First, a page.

Posted on: August 3, 2020 Posted by: KUSHAGRA PANDYA Comments: 0

Author: Rhea

Co-Author : Drishti Saraf

ABSTRACT

The supremacy of law in a society is what binds society as a whole while maintaining a balance and peace. The rules of law which have been well adapted on paper, have miserably failed when it comes to procedural effectiveness. The implementation of individual judgements is very different from implementing laws aimed at making society stronger and better. The implementation is often compromised due to various reasons like the diverse composition of the Indian population, lack of awareness and lack of access to the rules and acts, inefficient judicial review system, the elite section of the institutionalised society, and corruptive government practices. For better execution of the law, various steps are required to break the tendency of people to break laws.

INTRODUCTION

A society primarily is not governed by the rulers or the nominated representatives of people but by the law. The supremacy of law is what binds the society as a whole while maintaining a balance and peace among the people and for the law to be supreme, law enforcers & the courts shall be free from all external influences and prejudices to deliver fair justice in the society. Thus, the freedom and independence of the judiciary become an essential pillar for the implementation of law and delivery of justice. The separation of power between the three wings of state-executive, legislature, and judiciary ensures that the judiciary remains independent but it is the implementation of the law that needs to be made efficient and effective[1].

Indian constitution states that India shall be governed by the rule of law i.e. the constitution is the supreme power in the land where the executive and legislative draw authority from the constitution. According to the 2020 World Justice Project Data, India ranks 69th of the 128 countries surveyed around the world, even though the corruption is at peaks, and rampant in the country[2]. However, the rules of law which have been well adapted on paper, have miserably failed in its procedural effectiveness.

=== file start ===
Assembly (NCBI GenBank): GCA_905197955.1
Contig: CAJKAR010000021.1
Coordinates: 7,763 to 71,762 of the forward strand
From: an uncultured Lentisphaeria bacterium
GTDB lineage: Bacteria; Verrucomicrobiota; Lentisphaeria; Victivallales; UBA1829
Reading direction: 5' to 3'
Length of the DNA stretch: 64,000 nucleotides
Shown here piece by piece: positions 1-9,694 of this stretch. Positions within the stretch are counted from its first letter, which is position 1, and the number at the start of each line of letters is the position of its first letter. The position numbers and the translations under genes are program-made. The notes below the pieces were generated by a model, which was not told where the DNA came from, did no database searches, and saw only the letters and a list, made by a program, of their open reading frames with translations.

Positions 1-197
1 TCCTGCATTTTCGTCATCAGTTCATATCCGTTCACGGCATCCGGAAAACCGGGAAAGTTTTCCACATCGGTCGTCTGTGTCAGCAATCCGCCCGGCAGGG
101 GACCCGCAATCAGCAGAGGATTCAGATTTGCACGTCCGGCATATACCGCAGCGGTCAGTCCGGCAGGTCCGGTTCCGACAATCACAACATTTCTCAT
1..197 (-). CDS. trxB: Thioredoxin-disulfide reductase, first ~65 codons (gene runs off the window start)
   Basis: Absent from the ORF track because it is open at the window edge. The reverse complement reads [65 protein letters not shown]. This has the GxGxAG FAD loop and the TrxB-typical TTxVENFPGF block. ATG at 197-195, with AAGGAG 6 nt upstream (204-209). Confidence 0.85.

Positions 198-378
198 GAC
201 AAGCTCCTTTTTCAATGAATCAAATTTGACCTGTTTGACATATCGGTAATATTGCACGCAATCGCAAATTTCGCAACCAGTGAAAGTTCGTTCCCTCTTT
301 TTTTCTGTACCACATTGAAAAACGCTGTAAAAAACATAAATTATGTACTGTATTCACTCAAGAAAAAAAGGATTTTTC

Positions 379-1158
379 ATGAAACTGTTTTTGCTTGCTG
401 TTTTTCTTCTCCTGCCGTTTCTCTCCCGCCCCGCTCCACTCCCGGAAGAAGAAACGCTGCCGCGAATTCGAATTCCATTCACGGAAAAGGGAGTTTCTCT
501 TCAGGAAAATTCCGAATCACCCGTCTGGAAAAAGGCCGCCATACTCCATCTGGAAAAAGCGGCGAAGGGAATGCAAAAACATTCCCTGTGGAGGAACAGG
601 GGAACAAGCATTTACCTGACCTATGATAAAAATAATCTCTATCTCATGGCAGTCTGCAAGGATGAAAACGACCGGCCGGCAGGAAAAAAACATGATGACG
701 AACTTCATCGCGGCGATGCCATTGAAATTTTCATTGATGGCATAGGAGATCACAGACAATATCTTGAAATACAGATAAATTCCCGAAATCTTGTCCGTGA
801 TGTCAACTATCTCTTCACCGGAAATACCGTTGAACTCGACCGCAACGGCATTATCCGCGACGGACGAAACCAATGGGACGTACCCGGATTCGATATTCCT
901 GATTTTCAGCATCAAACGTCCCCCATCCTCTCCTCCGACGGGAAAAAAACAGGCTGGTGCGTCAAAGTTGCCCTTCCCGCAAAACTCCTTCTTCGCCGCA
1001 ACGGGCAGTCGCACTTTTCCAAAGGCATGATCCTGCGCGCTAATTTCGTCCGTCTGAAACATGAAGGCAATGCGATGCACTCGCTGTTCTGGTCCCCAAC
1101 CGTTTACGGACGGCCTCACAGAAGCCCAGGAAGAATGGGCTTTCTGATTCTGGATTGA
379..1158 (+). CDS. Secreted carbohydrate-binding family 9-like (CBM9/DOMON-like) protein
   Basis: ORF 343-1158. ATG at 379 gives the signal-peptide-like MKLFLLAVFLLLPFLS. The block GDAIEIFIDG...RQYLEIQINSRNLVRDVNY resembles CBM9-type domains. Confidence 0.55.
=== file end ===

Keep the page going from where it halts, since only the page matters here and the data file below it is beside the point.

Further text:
Whilst the problem persists, the constitutional mechanism has always safeguarded the rule of law, so that it persists in one form or another. The courts have attempted to follow and implement the rule of law through their decisions. But the question that arises is that despite working in a congruence manner, why have the courtrooms not been able to apply the laws and judgements meticulously?

The implementation of individual judgements is very different from implementing laws that are aimed at making society stronger and better. Though bringing a change in the institutionalised nature of society is not an easy task, the keepers of law have failed to effectively implement certain important social laws within the nation challenging the effectiveness of law and deteriorating the trust of the public in the legal system of the country.  Although the courts formulate, design, and dictate the laws, they fail to enforce them which results in a failed attempt of the lawmakers in achieving the public’s interest. Usually the quote ‘Justice Delayed is Justice Denied’ is used to signify the reason for this failure, it is understandable that due to overburdening of courts the entire judicial process gets obstructed and the credibility gets compromised. However, it is not the people in the field of law who are solely responsible for the poor implementation of law and rules and policies in the country.

The Law or the Legal system of India is not just limited to or in control of the Judiciary alone, the Parliament and the general public of the country are all inter-linked with this process/system. As in the absence of law, the rules cannot be established and governed, correspondingly in absence of legislature and society/public, the law cannot be implemented and acted upon.

 First, the implementation is often compromised due to the diverse composition of the Indian population. The multi-cultured and multi-linguistic groups/tribes residing in the nation perform several practices which do not go hand in hand with the supreme law. For instance, despite The Prohibition of Child Marriage Act (PCMA), 2006 many people in India still witness child marriages and deny to follow the law. Under the Muslim personal law, child marriages are still legal and therefore are kept out of the preview of PCMA, as prescribed by the Punjab and Haryana High Court in Mohd. Samim vs State of Haryana And Ors (2018)[3]. Such conflicting stances of the courts and the personal (cultural) practices of different groups often result in rendering the law neglected.

Furthermore, the education system of the nation needs to be upgraded and the literacy rate needs to be increased in a manner that people are able to comprehend the law and its implications rather than just being able to read it. Due to this lack of awareness and lack of access to the rules and acts, many people lack the basic understanding of various policies and laws that have been designed and enacted for the well-being of the public. The recent deductions made by CBSE in its curriculum for class X, XI, and XII[4] is one of the scenarios where due to reductions in the syllabus, children will have insufficient knowledge to learn, perceive and analyse various acts and laws sanctioned by the Indian courts.